The certainty the Governor of the BoE was trying to give borrowers by tying an increase in interest rates to unemployment has gone.
The Bank of England Governor has stepped in to try to reassure borrowers that interest rates will stay at very low levels for "some time”.
The former Co-op bank chairman faces five investigations. But by the time the City watchdog's inquiry reports the row may be all forgotten.
The Governor of the Bank of England has told ITV News the economic recovery remains too fragile to raise rates yet.
Mark Carney's comments come as the Bank today abandoned its flagship forward guidance policy linking interest rates to unemployment after just six months - but insisted they must remain low for longer to support the economy:
The Bank of England has raised its 2014 growth forecast for the UK economy from 2.8 per cent to 3.4 per cent.
The Bank expects fourth-quarter 2013 growth to be revised up from 0.7% to 0.9% and said first-quarter growth will remain "robust" at around 0.8%.
The Bank of England today said there was still "scope" in the economy to keep interest rates at record lows under new guidance on the cost of borrowing.
The Bank of England have kept interest rates on hold at 0.5%, marking five continuous years at the historic low.
Rates were slashed to 0.5% in March 2009 amid the depths of the economic downturn and have stayed there ever since, as monetary policy remains on "emergency setting".
39% of mortgage holders say a rise in interest rates would require them to cut back drastically on other areas of spending to keep up with their mortgage repayments, according to an ITV News Index poll carried out by ComRes.
40% disagreed with the statement and 21% said they didn't know.
Bank of England Governor Mark Carney has pledged to leave interest rates unchanged until the level of unemployment falls to 7%.
33% of mortgage holders do not have a good idea of how much the monthly payments on their mortgage would increase if interest rates went up, according to an ITV News Index poll carried out by ComRes.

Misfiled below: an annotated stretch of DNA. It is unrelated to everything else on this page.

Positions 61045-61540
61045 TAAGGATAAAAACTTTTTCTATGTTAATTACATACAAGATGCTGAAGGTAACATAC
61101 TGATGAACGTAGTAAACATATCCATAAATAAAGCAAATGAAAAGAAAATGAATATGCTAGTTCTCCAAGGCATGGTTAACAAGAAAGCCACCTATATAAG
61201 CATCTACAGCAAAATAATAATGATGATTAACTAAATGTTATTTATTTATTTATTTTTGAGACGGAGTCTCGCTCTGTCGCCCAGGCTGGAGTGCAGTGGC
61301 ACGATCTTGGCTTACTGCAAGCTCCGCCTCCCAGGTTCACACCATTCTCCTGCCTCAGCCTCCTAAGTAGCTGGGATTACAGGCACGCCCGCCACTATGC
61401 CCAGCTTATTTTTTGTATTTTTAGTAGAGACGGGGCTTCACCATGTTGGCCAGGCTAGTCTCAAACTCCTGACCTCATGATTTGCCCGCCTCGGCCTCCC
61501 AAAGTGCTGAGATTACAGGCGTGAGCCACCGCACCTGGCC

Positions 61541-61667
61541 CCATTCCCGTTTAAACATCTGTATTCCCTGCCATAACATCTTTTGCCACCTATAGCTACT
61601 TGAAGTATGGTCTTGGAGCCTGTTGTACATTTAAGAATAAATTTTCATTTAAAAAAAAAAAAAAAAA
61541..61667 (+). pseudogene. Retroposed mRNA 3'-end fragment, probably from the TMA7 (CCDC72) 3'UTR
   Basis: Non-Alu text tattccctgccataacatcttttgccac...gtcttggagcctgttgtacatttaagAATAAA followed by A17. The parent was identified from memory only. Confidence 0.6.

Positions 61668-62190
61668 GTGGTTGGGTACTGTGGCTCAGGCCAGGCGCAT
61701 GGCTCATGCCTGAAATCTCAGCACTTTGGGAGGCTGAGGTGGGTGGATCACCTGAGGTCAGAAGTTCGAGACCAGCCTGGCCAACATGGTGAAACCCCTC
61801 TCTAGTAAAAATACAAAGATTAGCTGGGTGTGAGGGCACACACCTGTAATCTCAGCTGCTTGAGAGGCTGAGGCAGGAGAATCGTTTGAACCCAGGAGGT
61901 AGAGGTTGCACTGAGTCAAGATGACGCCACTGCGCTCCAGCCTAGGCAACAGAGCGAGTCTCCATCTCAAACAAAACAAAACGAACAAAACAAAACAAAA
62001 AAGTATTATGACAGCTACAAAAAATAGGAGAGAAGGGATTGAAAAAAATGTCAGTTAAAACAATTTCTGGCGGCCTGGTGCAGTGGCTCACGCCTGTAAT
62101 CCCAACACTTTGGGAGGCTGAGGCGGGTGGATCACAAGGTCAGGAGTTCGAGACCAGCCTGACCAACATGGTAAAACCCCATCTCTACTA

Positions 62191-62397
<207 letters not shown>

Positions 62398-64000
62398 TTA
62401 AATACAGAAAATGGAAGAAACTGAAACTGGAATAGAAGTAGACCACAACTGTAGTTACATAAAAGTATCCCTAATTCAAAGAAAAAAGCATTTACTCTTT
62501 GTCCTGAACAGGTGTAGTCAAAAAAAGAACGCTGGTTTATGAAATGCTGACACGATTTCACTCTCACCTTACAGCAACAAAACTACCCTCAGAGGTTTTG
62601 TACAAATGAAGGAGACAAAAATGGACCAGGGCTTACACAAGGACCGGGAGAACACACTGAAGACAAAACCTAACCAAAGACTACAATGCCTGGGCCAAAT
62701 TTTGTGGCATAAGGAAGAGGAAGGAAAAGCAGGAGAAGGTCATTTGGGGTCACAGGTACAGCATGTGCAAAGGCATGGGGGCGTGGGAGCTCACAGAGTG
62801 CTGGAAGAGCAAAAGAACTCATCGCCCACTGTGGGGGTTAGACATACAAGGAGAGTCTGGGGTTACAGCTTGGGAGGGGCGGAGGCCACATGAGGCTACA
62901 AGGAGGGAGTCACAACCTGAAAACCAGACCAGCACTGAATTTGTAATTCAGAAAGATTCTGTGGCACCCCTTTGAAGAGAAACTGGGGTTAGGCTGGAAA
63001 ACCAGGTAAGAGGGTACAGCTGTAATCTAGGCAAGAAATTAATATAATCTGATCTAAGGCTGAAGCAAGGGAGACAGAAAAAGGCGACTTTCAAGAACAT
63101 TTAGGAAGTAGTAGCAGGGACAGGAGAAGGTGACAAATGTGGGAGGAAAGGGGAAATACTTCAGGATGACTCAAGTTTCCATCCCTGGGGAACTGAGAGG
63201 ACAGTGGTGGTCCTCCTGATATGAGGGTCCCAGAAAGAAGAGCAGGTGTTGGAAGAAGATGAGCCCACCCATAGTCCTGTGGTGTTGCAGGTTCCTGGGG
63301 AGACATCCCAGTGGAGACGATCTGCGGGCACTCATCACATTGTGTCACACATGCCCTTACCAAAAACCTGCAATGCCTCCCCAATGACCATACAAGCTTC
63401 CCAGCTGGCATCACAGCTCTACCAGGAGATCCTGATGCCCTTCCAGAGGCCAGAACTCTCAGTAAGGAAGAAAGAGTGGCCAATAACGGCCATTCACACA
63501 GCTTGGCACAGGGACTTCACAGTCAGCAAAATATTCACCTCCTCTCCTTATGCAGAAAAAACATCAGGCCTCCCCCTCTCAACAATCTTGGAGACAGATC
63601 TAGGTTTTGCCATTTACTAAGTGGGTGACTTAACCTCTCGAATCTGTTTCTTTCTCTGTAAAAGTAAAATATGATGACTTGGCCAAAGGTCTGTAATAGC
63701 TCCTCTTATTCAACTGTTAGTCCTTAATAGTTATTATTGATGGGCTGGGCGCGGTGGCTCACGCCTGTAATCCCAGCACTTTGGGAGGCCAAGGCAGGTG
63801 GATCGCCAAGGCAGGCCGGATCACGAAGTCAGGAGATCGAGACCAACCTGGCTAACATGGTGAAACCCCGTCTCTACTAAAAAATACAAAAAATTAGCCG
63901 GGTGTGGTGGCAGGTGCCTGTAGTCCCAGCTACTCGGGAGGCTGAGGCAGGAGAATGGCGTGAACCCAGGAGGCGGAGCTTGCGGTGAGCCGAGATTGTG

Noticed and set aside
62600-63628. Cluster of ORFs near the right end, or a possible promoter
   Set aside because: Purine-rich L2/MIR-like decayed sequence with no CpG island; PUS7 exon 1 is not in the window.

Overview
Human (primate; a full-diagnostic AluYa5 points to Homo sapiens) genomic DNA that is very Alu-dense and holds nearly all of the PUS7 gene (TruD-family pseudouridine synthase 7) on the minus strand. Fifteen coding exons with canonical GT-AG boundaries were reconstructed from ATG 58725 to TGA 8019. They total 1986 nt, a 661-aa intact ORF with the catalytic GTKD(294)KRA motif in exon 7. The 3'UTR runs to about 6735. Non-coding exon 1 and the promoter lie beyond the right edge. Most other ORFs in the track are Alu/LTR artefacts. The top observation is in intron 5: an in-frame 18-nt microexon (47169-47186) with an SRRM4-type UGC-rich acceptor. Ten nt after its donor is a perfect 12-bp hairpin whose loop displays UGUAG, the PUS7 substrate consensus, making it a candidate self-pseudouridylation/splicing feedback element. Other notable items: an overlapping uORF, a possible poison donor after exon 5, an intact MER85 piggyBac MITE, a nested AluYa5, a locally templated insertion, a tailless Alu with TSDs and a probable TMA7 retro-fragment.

45% said they did have a good idea of how an increase in the rate from 0.5% to 1% would affect their mortgage rate, and 22% said they didn't know.
Interest rates are expected to remain unchanged today after a Bank of England meeting, but its governor Mark Carney has said he will consider raising the rates if the level of unemployment falls to 7%.
A little over one quarter of homeowners say they would face serious financial difficulty if interest rates rose, according to an ITV News index carried out by Comres.
50% disagreed with the statement, while 24% said they didn't know.
One third (35%) of those polled said that if there was an increase in interest rates, it would have little effect on their finances. 49% disagreed with the statement, while 16% didn't know..
ComRes interviewed 2,043 British adults as part of the poll.
Economics Editor Richard Edgar is in Edinburgh for the Bank of England Governor's speech on how a newly-independent Scotland could still retain sterling:
Key message from Carney: "a durable, successful currency union requires some ceding of national sovereignty."
Tough decisions on giving up sovereignty to be made both by Scots ... and rest of UK.
The Bank of England Governor has warned that a newly-independent Scotland would be forced to hand over some national sovereignty if it wanted to keep the pound.
But Mark Carney appeared to step back from getting involved in the political row oer independence, saying: "Decisions that cede sovereignty and limit autonomy are rightly choices for elected governments and involve considerations beyond mere economics.
"For those considerations, others are better placed to comment."